He also tried to shatter the myth that Germany was only a white wine producing nation. ‘It is the third largest producer of Pinot Noir in the world-after Burgundy and the US, more than Australia and New Zealand combined together,’ he informed the avid listeners.

He talked about the steep vineyards of Germany and the river reflections of the sun, which helped the vines of Germany as also in Franconia which he said, was helped with global warming. Bordeaux had a maximum alcohol content of 12% three decades ago, but today it is difficult to find wines with less than 13.5%, he said. 

Click Here For Large ViewGraf van Schönborn is a VDP estate in Franconia whose four wines were tasted under the guidance of Joel, in addition to a Silvaner premium wine from the well known cooperative GWF. Weisserburgunder Kabinett and the Riesling Kabinett 2009 were the two whites tasted before the GWF Silvaner.

Weisserburgunder or the Pinot Blanc had the withdrawn and subtle aromas which many people like, said Joel. This grape is fermented without the touch of skins or wood. It is not a wild but easy drinking wine. Nobody would rave about it, but everyone would like it. Riesling –the semi aromatic variety with pears and apricot and earthy,  herbal  flavours, had a wonderful acidity that made it a very vibrating wine. You love it or hate it-opined Joel based on his years of experience of tasting thousands of Rieslings from all the regions of Germany and other countries. This would be good match with slightly greasy food, he felt.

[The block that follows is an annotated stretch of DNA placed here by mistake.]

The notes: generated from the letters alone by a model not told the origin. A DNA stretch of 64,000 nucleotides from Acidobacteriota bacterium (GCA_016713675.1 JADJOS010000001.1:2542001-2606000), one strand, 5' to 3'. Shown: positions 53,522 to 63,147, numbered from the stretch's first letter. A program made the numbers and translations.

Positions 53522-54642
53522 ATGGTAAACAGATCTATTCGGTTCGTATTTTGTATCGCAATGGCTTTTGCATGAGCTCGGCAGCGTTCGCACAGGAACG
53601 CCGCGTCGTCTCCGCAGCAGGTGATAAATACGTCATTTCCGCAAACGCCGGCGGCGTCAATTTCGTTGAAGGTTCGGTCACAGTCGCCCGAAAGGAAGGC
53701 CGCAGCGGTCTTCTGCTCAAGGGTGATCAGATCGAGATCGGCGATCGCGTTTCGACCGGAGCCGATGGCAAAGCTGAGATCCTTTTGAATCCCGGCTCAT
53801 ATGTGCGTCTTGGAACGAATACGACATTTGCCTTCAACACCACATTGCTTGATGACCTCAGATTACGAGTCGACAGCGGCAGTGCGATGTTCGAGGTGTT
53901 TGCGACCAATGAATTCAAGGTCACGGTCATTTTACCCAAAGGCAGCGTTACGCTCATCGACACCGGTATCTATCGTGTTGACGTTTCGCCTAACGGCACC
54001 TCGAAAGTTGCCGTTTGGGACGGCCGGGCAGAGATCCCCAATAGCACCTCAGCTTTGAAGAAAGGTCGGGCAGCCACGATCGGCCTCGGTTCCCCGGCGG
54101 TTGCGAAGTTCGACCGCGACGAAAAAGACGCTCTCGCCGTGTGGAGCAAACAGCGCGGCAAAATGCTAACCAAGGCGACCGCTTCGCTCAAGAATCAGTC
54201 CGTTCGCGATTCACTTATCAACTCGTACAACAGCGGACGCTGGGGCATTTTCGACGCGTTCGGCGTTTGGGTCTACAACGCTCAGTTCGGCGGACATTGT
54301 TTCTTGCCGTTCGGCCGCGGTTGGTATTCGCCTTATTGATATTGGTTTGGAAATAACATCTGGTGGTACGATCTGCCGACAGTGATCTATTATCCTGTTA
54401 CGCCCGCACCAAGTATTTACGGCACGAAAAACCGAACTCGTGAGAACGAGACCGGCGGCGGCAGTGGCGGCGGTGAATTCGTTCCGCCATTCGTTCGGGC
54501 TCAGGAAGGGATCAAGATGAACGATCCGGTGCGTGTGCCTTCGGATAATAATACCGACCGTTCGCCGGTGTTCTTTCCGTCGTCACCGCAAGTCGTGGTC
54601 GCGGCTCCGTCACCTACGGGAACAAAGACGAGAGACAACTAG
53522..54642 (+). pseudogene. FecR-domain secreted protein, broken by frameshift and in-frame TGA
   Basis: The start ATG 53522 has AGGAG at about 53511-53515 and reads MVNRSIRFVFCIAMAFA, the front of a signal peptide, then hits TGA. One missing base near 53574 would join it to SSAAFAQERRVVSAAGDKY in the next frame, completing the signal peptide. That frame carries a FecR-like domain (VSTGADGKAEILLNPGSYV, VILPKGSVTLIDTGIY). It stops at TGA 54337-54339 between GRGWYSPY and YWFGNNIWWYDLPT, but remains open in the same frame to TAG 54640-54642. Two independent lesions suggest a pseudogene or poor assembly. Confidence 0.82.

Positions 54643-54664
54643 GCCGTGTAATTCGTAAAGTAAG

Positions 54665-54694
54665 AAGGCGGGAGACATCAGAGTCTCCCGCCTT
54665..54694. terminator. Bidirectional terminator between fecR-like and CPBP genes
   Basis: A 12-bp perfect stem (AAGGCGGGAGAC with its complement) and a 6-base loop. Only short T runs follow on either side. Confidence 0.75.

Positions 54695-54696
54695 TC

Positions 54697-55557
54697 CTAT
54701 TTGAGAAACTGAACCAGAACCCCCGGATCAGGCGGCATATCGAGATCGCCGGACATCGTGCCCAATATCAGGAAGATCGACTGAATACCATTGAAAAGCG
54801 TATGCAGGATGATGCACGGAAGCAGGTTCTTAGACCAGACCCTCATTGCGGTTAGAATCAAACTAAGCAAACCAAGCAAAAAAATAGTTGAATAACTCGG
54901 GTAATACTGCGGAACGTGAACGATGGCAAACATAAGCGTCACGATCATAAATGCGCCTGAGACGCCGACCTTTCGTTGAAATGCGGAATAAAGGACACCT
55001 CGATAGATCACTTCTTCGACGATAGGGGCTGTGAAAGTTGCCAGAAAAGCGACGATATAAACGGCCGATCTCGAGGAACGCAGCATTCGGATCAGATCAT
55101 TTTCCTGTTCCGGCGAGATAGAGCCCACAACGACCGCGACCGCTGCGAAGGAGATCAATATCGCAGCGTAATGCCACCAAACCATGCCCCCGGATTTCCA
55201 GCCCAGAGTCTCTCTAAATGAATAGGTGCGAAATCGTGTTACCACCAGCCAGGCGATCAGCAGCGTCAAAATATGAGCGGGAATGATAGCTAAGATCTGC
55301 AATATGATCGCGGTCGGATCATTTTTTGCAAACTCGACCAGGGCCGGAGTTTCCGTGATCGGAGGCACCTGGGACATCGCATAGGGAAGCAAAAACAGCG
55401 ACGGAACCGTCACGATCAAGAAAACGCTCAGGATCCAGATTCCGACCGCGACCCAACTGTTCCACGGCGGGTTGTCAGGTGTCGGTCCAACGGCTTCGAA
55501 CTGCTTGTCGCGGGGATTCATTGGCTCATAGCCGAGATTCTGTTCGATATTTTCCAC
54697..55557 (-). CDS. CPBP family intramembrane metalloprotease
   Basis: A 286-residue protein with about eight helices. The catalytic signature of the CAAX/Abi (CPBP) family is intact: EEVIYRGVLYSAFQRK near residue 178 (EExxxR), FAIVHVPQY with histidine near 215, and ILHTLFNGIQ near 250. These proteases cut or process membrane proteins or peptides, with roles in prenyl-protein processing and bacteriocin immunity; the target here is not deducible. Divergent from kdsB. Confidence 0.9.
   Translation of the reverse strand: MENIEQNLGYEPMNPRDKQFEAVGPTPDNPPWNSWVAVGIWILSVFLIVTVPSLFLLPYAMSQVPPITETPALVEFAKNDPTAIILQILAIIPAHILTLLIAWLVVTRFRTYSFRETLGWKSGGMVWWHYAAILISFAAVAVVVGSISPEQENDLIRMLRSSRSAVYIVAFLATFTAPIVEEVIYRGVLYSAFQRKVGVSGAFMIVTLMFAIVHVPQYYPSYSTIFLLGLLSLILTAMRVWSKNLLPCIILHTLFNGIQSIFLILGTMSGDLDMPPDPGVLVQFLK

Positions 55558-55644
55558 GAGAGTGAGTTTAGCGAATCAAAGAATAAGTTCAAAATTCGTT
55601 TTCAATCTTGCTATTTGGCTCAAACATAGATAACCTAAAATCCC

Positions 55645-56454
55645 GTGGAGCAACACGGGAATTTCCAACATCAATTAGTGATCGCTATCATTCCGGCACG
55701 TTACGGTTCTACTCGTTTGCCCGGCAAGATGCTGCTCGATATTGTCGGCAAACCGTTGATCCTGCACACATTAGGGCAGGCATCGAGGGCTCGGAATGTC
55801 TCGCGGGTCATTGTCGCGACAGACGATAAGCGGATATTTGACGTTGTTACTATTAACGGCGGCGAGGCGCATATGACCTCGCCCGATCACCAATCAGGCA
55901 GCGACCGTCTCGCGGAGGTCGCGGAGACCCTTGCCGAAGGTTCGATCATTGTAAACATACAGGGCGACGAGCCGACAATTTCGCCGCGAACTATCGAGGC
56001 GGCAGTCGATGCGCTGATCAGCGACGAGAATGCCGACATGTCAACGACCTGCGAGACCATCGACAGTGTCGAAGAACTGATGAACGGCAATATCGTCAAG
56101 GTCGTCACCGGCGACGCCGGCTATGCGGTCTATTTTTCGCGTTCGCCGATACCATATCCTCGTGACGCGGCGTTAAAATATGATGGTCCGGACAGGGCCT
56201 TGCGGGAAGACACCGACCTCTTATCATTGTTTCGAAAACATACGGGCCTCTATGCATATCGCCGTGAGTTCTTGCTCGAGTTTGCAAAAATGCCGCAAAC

Silvaner from a single vineyard from GWF winery was a dry Silvaner made from a Spätlese harvest. Touching briefly on the confusing subject of Kabinett, Spätlese, Auslese, Beerenauslese and Trockenbeerenauslese classification system for wines, he quoted the well known British wine critic, journalist and author Hugh Johnson, who feels that there should be a Chair for someone who can explain the German labels in a simple manner. He talked also about the special, trademarked, fat, flatted bottle from Franconia (known as bocksbeutel) in which this wine had been bottled. Explaining that many people do not like the storage issue with this bottle shape, he did agree that world’s worlds’ best Silvaner perhaps comes from this region and it is rightly perceived as a Silvaner region. The concentrated wine was complex and long and had nice and fresh acidity though it was not as spicy.

Click Here For Large ViewGoing through the Rose and the Red cuvee made from the local Domina grape and Pinot Noir, he clarified that Domina was an early ripening grape which was nothing much on its own but when blended with Pinot Noir, it made a rather interesting wine.

There were a lot of interesting questions from the audience and even though we had been running late, Joel patiently answered as many questions from the audience as time permitted. A seminar that was highly beneficial and useful according to Parag Tripathi, a member of the Delhi Wine Club. ‘I am glad I took time out and came here today,’ he said before rushing back to the office where this eminent lawyer had many people waiting for him to discuss court cases for the next day. !

Subhash Arora